It would be just fine if it stopped there, but it doesn’t. Delving deeper into its base, at the very end, many hours after its initial application, the sweet, soothing incense becomes balsamic and slippery, and the patchouli and vetiver start to cool things down. Deserts get cold pretty quickly at night since dry air does not hold heat very well. The very end of this perfume is like being near an oasis late at night, with a whisper of moisture rising off the verdant life-giving spring as the denizens of daytime sleep under the stars and the night creatures begin to stir. You can catch the fleeting sweetness on the air from the jasmine and Bourbon geranium, as well as the beautifully refined incense and ambergris. The final fade is of vetiver root, deep in the cooling earth as it slumbers in wait for the next fiery day. It can take up to twelve hours to get to this phase, so plan on putting this on early in the day to get there. Maybe others’ skin chemistry will produce a different result, but on me it’s pure magic – and to think, I used to wear nothing but florals!

Andy Tauer calls this “the scent of desire” and I can certainly see why, but it’s not an overtly sexy scent in the conventional sense; there is no dirty leather or musk and there is nothing overwrought or blatant about it. I would put it on a level of greatness right up with the animalic monster Yatagan by Caron, but it is not anything like that one at all. Instead it is more romantic, a true memory fragrance, piercing the heart with longing for things both remembered and never possessed. For me it reaches into the past more years than I care to count and somehow brings back the vivid sensations of a great love affair in my life, which was both long ago and far away; warm copper skin smelling of cedarwood and spices, a galaxy of stars that seemed close enough to touch in the darkest sky I had ever seen, and sublime nights spent under rough blankets permeated by wood smoke. I will never see him again, but when I put on L’Air du Desert Marocain I can be back there in my dreams. No one really knows how it is that an aroma can affect us so profoundly, but I for one appreciate this gift that a great fragrance made by a masterful perfumer can give us, and I can say without hesitation that this one is a masterpiece to me.

In the U.S., Andy Tauer’s perfumes are available online at Luckyscent and its Los Angeles retail store The Scent Bar; and now they can be found in Canada too

from The Perfume Shoppe in Vancouver, BC both at the store and online. L’Air du Desert Marocain comes in Eau de Parfum, $100 USD for 50 ml and worth every penny.

Image credit: Sahara desert sunset scene from Wikimedia Commons.

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Friday, May 15, 2009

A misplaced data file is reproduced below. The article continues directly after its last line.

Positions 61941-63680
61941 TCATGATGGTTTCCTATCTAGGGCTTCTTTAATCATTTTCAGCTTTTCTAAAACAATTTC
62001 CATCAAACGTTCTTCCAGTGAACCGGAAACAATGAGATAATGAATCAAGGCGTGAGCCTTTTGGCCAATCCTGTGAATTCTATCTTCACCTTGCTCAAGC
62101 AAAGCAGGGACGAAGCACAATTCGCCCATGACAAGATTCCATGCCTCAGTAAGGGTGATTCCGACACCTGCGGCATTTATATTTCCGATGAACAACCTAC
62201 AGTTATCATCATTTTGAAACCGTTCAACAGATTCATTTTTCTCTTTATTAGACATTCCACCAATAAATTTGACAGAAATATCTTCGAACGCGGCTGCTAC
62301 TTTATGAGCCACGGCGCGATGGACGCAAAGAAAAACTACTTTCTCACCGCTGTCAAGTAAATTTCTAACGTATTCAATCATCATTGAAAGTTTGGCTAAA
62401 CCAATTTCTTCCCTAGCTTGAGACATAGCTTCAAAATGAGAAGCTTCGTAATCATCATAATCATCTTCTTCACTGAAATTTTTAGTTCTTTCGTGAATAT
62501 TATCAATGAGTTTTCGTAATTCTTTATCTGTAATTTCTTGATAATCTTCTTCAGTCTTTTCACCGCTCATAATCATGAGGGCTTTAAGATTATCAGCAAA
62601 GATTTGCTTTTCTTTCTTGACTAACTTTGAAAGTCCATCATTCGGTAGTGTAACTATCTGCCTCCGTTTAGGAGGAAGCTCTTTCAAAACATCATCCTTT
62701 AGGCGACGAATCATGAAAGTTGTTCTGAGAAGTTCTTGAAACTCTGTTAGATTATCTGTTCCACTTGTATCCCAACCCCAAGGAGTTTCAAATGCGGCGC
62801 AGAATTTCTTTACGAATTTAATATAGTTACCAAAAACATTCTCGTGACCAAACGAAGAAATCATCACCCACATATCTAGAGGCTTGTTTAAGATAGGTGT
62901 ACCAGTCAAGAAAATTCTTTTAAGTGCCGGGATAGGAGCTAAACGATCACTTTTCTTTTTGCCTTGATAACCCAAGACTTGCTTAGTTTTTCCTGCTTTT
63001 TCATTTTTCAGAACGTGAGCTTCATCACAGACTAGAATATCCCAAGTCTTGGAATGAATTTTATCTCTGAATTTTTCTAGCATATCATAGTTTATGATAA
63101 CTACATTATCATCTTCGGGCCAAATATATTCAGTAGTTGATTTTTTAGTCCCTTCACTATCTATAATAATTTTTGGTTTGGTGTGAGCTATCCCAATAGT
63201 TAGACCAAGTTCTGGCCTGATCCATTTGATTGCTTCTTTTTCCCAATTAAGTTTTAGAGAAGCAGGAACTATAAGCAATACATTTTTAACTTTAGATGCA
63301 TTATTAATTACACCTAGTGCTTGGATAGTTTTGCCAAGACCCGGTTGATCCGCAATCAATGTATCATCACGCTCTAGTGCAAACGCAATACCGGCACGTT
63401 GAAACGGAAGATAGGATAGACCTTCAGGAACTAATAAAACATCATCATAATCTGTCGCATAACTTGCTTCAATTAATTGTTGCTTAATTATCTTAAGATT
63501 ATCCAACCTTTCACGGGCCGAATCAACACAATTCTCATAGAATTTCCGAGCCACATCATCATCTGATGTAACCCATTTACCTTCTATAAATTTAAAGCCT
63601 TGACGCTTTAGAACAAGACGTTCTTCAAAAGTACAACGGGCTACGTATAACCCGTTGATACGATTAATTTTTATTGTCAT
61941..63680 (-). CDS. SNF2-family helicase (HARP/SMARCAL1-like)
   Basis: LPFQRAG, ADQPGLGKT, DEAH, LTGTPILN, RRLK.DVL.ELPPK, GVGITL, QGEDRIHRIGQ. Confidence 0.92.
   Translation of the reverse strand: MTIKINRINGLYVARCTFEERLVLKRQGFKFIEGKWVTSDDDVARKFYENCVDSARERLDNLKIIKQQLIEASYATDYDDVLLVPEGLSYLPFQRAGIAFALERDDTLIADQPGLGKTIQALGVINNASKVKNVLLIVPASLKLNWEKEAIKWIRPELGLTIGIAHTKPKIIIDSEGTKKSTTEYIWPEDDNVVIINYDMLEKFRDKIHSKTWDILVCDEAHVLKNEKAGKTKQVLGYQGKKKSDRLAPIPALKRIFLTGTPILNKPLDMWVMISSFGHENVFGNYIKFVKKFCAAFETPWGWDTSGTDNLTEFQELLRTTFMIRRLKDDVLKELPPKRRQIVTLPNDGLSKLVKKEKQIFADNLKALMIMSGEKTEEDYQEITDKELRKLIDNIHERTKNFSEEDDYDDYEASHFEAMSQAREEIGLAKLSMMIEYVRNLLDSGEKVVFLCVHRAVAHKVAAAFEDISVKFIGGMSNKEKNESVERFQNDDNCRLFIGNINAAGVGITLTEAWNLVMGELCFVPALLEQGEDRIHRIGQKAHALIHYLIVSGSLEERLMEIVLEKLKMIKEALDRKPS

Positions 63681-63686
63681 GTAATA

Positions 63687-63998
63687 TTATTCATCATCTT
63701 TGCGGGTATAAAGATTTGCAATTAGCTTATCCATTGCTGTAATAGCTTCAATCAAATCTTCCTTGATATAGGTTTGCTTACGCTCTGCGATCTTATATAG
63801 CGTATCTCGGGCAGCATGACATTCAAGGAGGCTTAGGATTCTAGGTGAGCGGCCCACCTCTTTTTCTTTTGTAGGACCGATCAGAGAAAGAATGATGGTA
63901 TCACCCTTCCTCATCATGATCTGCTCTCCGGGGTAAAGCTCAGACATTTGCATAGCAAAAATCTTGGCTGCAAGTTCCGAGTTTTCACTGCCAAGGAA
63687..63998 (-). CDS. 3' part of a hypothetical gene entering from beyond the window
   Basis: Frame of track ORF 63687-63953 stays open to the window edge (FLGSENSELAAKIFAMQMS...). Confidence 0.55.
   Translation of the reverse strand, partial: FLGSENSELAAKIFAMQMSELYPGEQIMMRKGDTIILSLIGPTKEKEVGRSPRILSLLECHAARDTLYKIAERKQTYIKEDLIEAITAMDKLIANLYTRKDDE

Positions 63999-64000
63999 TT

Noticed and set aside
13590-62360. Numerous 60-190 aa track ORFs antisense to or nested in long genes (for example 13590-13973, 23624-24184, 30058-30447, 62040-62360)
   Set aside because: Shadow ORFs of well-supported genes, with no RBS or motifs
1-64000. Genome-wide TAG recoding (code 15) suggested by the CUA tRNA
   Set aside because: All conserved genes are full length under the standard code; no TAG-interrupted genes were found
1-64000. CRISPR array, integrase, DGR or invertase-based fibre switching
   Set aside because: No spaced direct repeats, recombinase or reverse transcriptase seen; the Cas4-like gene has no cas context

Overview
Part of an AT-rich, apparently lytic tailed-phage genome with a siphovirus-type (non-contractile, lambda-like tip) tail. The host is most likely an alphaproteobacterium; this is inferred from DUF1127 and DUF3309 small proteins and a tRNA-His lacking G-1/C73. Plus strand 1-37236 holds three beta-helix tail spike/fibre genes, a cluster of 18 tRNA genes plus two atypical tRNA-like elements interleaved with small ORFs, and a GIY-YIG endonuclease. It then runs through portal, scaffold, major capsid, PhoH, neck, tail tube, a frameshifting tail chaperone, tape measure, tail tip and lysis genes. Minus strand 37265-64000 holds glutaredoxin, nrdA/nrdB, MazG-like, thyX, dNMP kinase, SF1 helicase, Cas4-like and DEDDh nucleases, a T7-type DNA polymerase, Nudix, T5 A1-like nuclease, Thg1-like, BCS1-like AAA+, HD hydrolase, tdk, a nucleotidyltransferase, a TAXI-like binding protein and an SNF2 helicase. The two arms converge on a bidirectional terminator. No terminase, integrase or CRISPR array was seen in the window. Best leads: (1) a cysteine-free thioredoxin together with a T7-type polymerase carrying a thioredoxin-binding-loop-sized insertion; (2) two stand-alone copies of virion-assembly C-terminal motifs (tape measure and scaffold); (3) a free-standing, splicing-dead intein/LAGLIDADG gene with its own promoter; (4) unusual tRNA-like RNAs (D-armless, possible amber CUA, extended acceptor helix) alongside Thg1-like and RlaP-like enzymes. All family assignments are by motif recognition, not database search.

Andy Tauer Une Rose Chypre: Perfume Review and a Prize Draw

For the rose,
for this rose,
for the only one,
for this graceful, open,
adult rose,
for her depths of velvet,
for the cry of her red bosom.
(Pablo Neruda, Ode to the Rose)

Like Neruda, I used to believe that I renounced roses, that I "preferred the rough bouquets of the thicket, wild lilies"...Roses are too ubiquitous, too obviously feminine. I am jaded, I crave the exotic, the unusual, the innovative. But I also require classicism, elegance and grace. How do you create a perfume that is classically structured and chic but also a little strange, a little outlandish? And in particular, how do you create a perfume like that when it is centered on such a traditional, overused note? I don't know how, ask Daniel Maurel, the author of the spectacular Amouage Lyric and ask Andy Tauer.

The secret of Une Rose Chyprée's attraction for me is three-fold: 1. It is a Dark Rose, not necessarily come-hither vampy, but certainly suggestively brooding, and Dark Roses are the only kind I can love at all; no easy, breathy, pastel tea-roses for me, please! 2. It is not overly true-to-life. I don't smell it and think, this is a rose. I smell it and think, this is a Perfume about a rose, a stylized, imaginative interpretation. 3. It is built on a contrast. The contrast is between the untamed wildness, greenness and woodiness of windswept roses from an untended garden, on the on hand, and, on the other hand, the exquisite, mannered, Ladurée-evoking gourmandness. The thorny verdancy of geranium, the rootiness of vetiver, the dirtiness of patchouli, the rich sharpness of oak moss are tamed and softened by the mouthwatering vanilla and citruses coated in cinnamon sugar...the rose is caught in-between the two streams, benefiting from both, wild and delicate, green and honeyed, spicy and silky-smooth all at once.

A poet can't close his eyes to rose's "cup of fire", or seal off his heart from its fragrance, and neither can a perfume lover pass by the indolent, fiery elegance of Une Rose Chyprée, my new favorite rose and my new favorite Tauer scent. It is launching worldwide on July 1.